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Microarray analysis of normal and dystrophic skeletal muscle



Microarray analysis of normal and dystrophic skeletal muscle



International Journal of Developmental Neuroscience 20(3-5): 359-365, July-August



The development and increasingly common use of DNA microarrays for comprehensive RNA expression analysis has had a substantial impact on the study of molecular pathology. DNA microarrays are orderly, high-density arrangements of nucleic acid spots that can be used as substrates for global gene expression analysis. Prior to their development, technical limitations necessitated that the molecular mechanisms underlying biological processes be broken down into their component parts and each gene or protein studied individually. This approach, focused as it is on a single aspect of a scientific phenomenon, does not allow appreciation or understanding of the fact that biological pathways do not exist in isolation, but are influenced by numerous factors. Enormous technological advances have been made over the past decade and now high-density DNA microarrays can provide rapid measurement of thousands of distinct transcripts simultaneously. These experiments raise the exciting opportunity to examine biological pathways in all their complexity and to compare the hypotheses deduced from the study of histological pathology with the findings of molecular pathology. This review focuses on how microarray technology has been used to interrogate muscular gene expression and, in particular, on how data generated from differential expression analysis of dystrophic and normal skeletal muscle has contributed to understanding the molecular pathophysiological pathways of muscular dystrophy.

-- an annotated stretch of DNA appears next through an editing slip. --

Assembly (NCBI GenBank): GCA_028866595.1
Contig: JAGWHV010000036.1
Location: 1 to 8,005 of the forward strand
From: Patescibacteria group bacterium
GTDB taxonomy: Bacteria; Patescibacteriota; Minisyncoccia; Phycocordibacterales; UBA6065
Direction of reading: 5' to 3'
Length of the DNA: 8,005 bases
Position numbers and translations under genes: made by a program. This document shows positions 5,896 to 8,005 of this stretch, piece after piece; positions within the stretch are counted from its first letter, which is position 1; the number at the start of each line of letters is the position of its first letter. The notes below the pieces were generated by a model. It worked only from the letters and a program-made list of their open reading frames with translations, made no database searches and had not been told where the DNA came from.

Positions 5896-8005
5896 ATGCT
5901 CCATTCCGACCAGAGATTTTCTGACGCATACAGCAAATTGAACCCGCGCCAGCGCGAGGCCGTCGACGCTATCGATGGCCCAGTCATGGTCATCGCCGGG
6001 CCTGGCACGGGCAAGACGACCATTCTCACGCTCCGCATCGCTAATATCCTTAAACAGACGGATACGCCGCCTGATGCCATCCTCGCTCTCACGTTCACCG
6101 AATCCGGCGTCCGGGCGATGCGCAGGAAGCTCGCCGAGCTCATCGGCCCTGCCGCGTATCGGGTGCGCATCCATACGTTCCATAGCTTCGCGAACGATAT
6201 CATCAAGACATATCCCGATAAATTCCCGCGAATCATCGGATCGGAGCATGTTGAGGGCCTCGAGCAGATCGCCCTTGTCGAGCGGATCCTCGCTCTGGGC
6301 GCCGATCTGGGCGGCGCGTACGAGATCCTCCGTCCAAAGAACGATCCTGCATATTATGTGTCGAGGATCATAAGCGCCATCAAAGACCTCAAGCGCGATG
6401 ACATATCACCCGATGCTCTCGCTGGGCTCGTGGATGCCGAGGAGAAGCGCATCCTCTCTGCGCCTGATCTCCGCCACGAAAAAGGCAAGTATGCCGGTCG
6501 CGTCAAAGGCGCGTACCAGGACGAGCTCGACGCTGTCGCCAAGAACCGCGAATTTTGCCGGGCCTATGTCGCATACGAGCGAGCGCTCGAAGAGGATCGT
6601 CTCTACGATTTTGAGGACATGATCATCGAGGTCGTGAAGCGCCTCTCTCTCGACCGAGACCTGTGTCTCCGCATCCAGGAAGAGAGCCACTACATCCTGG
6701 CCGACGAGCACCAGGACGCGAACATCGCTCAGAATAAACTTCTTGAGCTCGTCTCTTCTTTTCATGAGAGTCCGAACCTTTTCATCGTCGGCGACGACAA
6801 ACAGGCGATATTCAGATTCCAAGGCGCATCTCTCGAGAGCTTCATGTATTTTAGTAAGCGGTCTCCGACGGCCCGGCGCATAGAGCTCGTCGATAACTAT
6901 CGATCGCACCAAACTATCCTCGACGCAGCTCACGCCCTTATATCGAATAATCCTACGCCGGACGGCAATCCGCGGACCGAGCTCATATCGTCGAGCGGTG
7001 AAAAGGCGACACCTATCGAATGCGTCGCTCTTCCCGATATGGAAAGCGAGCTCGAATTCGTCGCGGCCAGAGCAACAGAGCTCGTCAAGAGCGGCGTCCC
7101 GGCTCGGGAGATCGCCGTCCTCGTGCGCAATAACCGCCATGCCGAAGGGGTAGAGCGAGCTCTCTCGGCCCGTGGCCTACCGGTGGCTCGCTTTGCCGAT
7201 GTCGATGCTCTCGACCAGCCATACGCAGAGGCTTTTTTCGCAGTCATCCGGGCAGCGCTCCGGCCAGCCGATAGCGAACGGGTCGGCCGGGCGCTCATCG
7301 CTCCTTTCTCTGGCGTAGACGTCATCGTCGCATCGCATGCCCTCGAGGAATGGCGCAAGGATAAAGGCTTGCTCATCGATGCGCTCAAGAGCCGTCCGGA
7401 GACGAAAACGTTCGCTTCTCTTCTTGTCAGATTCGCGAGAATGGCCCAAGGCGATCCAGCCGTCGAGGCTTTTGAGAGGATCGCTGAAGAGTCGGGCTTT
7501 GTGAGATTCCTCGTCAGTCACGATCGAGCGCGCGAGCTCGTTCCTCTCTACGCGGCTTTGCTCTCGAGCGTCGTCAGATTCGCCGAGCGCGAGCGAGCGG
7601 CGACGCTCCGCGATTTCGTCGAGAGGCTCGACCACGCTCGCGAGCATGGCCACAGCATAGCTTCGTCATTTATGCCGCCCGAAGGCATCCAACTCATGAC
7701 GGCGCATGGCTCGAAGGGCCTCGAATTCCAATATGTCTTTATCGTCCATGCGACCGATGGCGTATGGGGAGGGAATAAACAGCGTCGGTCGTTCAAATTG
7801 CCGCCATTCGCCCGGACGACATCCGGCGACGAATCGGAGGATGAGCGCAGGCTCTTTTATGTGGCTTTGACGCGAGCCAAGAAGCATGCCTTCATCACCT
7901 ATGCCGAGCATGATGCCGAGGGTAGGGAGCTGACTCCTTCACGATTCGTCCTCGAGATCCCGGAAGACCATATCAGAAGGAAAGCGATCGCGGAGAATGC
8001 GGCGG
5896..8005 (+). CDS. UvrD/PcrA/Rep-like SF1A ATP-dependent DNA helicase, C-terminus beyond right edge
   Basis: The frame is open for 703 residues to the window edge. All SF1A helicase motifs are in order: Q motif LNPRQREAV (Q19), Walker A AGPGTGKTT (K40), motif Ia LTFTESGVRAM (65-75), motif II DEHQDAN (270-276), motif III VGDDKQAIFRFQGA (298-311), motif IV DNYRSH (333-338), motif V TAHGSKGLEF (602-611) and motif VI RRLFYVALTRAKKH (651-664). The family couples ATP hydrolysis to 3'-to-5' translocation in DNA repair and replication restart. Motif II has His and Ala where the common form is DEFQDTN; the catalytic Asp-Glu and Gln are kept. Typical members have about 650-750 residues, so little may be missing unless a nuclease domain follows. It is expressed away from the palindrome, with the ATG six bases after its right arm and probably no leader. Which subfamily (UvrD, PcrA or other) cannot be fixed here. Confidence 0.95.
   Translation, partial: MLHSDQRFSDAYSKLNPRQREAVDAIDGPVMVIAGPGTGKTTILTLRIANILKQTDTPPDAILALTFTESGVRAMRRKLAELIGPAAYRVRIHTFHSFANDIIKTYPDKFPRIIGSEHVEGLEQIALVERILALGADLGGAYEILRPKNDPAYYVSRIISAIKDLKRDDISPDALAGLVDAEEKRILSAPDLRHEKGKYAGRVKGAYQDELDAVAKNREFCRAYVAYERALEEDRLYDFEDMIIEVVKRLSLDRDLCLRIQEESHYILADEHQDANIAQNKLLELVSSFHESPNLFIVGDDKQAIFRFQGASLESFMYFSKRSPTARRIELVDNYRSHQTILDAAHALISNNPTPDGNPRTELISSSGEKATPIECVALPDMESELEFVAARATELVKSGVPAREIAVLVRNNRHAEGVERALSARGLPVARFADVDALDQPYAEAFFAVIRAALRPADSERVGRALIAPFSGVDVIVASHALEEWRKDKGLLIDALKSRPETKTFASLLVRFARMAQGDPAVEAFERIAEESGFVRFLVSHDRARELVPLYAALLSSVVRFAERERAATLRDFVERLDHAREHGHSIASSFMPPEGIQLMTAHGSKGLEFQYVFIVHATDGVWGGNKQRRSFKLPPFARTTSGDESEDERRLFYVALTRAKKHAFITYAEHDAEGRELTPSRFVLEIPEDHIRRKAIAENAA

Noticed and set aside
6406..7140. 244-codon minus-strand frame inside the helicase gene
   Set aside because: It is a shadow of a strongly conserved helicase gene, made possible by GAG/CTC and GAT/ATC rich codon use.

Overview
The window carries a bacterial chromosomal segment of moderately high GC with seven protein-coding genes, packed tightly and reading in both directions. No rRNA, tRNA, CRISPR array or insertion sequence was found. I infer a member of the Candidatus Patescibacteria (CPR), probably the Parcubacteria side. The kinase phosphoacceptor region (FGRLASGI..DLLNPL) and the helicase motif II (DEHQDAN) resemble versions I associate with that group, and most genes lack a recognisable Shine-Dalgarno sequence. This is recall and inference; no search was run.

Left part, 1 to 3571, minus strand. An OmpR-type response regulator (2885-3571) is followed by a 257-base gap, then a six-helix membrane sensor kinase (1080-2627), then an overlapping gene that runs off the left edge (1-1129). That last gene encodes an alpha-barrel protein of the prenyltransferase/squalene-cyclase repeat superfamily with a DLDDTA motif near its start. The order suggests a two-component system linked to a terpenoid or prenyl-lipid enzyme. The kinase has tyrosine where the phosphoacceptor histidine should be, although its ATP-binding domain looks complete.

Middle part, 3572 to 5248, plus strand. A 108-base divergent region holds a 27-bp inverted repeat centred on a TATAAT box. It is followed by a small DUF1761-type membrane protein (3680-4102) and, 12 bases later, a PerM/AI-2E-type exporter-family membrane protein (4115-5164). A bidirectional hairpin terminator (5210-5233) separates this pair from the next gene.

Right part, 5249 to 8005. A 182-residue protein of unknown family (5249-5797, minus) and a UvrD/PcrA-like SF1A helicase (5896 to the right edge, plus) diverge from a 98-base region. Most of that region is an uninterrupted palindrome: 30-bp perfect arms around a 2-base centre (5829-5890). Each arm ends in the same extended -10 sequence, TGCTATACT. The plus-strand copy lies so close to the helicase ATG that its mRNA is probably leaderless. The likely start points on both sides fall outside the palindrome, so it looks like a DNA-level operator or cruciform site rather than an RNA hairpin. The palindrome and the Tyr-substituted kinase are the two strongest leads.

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Accession: 010982015

Download citation: RISBibTeXText

PMID: 12175874

DOI: 10.1016/s0736-5748(02)00041-2


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